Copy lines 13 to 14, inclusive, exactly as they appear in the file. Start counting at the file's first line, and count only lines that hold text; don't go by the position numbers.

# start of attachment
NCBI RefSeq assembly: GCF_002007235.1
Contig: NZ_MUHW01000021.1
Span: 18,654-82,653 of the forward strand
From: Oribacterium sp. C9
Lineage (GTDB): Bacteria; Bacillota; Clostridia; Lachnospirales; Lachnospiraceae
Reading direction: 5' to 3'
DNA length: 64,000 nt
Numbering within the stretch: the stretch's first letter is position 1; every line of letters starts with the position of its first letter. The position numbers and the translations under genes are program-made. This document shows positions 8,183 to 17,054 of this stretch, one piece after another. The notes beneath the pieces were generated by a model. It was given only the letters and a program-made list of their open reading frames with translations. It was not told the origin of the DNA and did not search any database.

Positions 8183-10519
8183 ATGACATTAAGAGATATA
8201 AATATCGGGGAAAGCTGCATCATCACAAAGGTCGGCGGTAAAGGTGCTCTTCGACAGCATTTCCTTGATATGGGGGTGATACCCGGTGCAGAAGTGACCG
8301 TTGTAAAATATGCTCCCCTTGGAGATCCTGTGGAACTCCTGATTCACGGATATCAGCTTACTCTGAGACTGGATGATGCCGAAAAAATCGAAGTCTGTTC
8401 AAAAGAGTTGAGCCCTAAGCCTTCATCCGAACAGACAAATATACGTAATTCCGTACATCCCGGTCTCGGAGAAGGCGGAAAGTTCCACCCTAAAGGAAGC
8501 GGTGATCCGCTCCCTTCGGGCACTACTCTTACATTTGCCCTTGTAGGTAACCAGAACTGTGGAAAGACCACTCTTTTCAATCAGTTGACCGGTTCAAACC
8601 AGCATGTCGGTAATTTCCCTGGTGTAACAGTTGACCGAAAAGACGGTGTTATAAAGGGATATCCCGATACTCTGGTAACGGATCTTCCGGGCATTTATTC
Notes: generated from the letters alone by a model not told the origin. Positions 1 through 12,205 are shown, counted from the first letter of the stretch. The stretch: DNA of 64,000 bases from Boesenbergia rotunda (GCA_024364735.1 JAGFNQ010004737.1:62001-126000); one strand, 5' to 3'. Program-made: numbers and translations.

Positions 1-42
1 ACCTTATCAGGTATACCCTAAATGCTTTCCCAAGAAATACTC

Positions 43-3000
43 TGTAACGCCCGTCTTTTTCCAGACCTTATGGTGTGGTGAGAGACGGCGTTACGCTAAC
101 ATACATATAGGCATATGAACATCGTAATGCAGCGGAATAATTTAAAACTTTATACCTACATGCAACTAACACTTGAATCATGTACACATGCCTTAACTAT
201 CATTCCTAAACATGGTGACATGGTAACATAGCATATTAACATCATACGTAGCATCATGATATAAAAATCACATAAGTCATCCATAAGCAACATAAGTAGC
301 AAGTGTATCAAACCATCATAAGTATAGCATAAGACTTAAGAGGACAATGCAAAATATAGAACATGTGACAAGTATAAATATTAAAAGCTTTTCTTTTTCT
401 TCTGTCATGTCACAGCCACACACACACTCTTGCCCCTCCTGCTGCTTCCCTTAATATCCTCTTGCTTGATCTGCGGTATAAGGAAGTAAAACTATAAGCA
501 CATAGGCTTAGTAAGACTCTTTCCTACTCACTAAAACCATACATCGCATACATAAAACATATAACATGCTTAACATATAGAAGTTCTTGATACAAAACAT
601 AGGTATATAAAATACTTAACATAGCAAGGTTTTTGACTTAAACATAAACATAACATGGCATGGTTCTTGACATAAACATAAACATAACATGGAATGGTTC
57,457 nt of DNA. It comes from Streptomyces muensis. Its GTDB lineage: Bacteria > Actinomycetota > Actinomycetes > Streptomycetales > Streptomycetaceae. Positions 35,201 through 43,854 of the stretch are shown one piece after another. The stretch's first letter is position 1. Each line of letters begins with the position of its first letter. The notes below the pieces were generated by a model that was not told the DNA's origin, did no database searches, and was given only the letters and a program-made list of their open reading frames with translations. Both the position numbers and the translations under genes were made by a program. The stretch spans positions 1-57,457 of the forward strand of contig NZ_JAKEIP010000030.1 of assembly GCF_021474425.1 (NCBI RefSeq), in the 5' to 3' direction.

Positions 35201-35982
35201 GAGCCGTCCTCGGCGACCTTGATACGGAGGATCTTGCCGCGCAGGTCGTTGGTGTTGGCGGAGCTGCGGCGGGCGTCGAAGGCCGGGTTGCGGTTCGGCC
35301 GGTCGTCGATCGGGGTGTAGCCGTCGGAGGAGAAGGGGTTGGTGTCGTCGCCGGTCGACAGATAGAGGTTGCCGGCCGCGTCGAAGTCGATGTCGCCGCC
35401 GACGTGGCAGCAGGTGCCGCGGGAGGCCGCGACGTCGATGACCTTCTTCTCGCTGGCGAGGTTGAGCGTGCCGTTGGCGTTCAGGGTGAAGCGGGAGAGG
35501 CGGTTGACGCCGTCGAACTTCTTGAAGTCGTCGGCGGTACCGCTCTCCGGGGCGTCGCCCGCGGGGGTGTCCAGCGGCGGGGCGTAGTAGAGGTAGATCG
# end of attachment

8401 AAAAGAGTTGAGCCCTAAGCCTTCATCCGAACAGACAAATATACGTAATTCCGTACATCCCGGTCTCGGAGAAGGCGGAAAGTTCCACCCTAAAGGAAGC
8501 GGTGATCCGCTCCCTTCGGGCACTACTCTTACATTTGCCCTTGTAGGTAACCAGAACTGTGGAAAGACCACTCTTTTCAATCAGTTGACCGGTTCAAACC